The aim of the action is to identify, analyse and monitor how the results achieved by research projects on radiation protection funded by the past Euratom Research and Training Programmes, are used and capitalised on by various stakeholders so that they would serve a double purpose: (a) better use of research results for policy making and (b) better use of research results for implementing the Euratom requirements for radiation protection of the public, staff and patients Based on those analyses, measures to facilitate future use and dissemination of research results should be identified and proposed under this action. Moreover, this action should analyse scientific contribution of Euratom research to the Euratom directives on safety standards and to other international regulations and recommendations, such as those formulated by the International Atomic Energy Agency, the Committee on Radiological Protection and Public Health of the Nuclear Energy Agency of the Organisation for Economic Cooperation and Development or the International Commission on Radiological Protection, and the findings of the United Nation’s Scientific Committee on the effects of Atomic Radiation and their further use for policy making. The action should identify and propose methods and tools to improve exchange of research results among the scientific community, peer review their publication and communicate their ascertained substance to citizens. Special eligibility conditions related to the composition of a consortium apply to this topic.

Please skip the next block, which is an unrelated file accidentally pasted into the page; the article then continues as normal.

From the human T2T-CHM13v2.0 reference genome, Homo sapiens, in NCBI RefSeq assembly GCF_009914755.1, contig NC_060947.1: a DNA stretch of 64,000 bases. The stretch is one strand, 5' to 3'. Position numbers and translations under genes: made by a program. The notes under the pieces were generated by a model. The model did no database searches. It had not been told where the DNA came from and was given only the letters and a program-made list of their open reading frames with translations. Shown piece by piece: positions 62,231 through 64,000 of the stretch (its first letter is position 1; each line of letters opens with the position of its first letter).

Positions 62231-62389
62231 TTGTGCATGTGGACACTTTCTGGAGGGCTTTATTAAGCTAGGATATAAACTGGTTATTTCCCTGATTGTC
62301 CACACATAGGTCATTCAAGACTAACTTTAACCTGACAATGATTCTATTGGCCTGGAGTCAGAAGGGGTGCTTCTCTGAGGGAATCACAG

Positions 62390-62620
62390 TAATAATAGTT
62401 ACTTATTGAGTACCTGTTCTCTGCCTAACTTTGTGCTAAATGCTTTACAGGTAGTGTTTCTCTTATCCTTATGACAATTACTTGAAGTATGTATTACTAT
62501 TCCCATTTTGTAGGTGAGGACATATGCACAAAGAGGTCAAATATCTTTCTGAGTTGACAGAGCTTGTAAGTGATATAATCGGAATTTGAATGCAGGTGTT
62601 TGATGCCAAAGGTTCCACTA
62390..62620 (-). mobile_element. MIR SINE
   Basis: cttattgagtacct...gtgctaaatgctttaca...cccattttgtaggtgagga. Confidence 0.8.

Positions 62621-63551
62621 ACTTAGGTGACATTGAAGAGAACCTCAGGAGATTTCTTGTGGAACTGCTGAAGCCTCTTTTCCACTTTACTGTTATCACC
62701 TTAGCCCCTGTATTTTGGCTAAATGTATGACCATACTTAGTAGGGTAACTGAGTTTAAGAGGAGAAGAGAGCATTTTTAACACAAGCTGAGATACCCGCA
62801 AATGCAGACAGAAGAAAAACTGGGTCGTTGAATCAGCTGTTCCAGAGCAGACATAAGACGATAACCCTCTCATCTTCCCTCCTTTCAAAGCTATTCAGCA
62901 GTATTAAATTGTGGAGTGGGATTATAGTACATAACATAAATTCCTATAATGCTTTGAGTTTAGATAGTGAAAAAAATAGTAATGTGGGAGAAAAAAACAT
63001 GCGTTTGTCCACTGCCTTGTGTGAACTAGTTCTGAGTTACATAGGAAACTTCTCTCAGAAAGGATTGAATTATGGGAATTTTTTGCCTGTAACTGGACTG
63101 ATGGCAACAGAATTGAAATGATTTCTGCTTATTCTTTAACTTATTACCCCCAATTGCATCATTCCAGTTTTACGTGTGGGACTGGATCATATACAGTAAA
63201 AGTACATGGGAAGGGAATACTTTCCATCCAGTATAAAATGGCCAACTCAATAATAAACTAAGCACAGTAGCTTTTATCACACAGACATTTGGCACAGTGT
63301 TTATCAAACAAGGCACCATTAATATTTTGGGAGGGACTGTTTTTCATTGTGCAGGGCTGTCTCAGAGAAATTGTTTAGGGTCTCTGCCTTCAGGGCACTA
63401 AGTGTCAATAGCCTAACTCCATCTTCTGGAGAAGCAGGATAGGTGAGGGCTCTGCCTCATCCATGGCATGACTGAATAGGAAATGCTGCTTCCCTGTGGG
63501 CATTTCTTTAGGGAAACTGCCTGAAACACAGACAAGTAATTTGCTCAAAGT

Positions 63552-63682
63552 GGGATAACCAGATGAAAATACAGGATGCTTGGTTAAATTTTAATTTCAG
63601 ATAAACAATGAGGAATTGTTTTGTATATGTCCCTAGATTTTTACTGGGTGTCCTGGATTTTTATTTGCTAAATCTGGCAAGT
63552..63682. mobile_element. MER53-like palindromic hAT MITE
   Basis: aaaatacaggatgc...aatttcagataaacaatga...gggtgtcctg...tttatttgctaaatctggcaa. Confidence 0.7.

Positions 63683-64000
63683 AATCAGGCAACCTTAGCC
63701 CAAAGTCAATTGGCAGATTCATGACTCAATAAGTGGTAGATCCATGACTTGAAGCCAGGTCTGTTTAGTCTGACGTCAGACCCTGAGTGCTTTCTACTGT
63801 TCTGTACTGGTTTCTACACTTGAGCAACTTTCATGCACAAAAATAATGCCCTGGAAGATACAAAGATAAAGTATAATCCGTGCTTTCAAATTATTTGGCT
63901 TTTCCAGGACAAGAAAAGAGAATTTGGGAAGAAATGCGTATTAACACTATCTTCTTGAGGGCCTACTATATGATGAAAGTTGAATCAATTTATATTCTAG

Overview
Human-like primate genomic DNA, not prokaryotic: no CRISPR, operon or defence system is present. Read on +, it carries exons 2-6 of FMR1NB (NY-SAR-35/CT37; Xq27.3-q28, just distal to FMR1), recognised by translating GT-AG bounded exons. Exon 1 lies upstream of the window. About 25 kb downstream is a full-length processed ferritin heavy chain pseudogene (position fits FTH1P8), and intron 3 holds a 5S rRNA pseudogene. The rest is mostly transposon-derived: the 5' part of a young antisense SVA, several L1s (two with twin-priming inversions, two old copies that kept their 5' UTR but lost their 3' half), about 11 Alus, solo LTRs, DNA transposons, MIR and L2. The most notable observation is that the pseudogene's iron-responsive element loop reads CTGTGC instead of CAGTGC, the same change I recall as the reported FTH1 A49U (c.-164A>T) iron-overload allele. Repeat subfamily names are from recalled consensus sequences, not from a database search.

The Commission considers that proposals requesting a contribution from the Euratom Programme of between EUR 0.4 and up to a maximum of EUR 0.5 million would allow this specific challenge to be addressed appropriately. Nonetheless, this does not preclude submission and selection of proposals requesting other amounts.
Euratom Research and Training Programmes have funded a large number of research projects in the last decades in the field of radiation protection. Those projects have led to significant scientific outcomes used by various stakeholders and end-users (national and European policy makers, regulators, medical institutions, etc.). Some of these research projects contributed to the safe use of industrial applications of ionising radiation and to the development of tools supporting radiation protection of the general public, workers, patients and the environment. Nevertheless, there is a lack of systematic assessment of the use of the results of projects for radiation protection funded by the FP6 and FP7 Euratom Research and Training Programmes.
this action is supposed to provide a systematic assessment of the use of research results from the past Euratom radiation protection projects and to propose recommendations for future research policy in this field. As a result it will facilitate use and dissemination of research results and will reinforce the European integration of radiation protection research while making science in radiation protection more understandable for EU citizens.